His wildly eclectic back-packers hostel in Chongqing, China, is perched on the very lip of the Yangtze River gorge. The building extends down the side of the gorge so, while we could walk in to his dining room, there were steep steps down the outside of the house to his kitchen. And even the kitchen is at different heights with another steep step between the work surface and the cooking area.
Earlier that day, local architects Matthew and Julia had showed me one of the caverns under the city. It is built on mudstone – a relatively soft rock created by millions of years of sediment from the river. There is a web of tunnels and caverns beneath the city which the residents used as shelters during the Second World War when Chongqing became the alternate Chinese capital. For me, the best element of the cavern was a sonorous echo which managed to make even my be-bopping voice sonorous.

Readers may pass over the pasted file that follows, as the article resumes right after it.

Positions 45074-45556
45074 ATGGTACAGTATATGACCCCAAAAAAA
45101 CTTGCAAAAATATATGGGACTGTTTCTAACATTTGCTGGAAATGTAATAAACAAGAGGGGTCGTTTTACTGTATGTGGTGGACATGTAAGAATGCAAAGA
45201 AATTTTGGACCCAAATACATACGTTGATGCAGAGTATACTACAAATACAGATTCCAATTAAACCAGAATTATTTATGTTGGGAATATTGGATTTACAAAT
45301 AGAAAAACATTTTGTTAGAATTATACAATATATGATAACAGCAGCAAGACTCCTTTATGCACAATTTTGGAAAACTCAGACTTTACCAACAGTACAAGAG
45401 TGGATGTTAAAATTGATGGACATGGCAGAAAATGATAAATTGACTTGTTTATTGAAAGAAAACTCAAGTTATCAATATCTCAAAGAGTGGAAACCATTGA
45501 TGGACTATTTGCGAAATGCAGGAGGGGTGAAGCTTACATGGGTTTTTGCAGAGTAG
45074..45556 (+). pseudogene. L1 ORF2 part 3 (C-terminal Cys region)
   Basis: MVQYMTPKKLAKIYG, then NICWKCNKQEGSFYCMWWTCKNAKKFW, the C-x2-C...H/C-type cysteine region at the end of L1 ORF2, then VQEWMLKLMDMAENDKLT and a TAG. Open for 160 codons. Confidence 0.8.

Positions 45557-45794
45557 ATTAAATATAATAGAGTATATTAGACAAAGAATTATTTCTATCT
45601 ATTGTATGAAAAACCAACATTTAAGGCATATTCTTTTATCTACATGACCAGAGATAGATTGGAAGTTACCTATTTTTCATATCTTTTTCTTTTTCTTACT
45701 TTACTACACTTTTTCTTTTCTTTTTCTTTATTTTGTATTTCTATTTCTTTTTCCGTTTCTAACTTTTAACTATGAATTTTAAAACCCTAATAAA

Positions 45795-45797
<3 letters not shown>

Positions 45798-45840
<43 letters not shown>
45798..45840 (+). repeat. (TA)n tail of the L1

Charlie’s hostel is lower down the gorge side than the main city so we approached through narrow alleyways cut through the mudstone. I could feel the rock walls laced with the roots of the trees growing many feet above our heads.
Charlie presented us with his own version of sweet and sour pork – in all, we tasted three different versions during our time in China – and his was embellished with his own vanilla sauce. With the speed of his cooking and the difficulties in translation, it was a challenge to catch the recipe but, in reality, it is very simple. Poached pork is cooked in vinegar (with other seasoning) until the liquid has reduced and then sugar is tossed in to caramelise. The best tip is to take enough time to let the liquid evaporate – an easy dish but it takes patience.
Do have a look at his kitchen too – it gives a perspective on Chinese home-life that is full of history, tradition, charm and originality. It was very special to learn from his generosity of spirit and get a real sense of the joy and exuberance of Chinese life.
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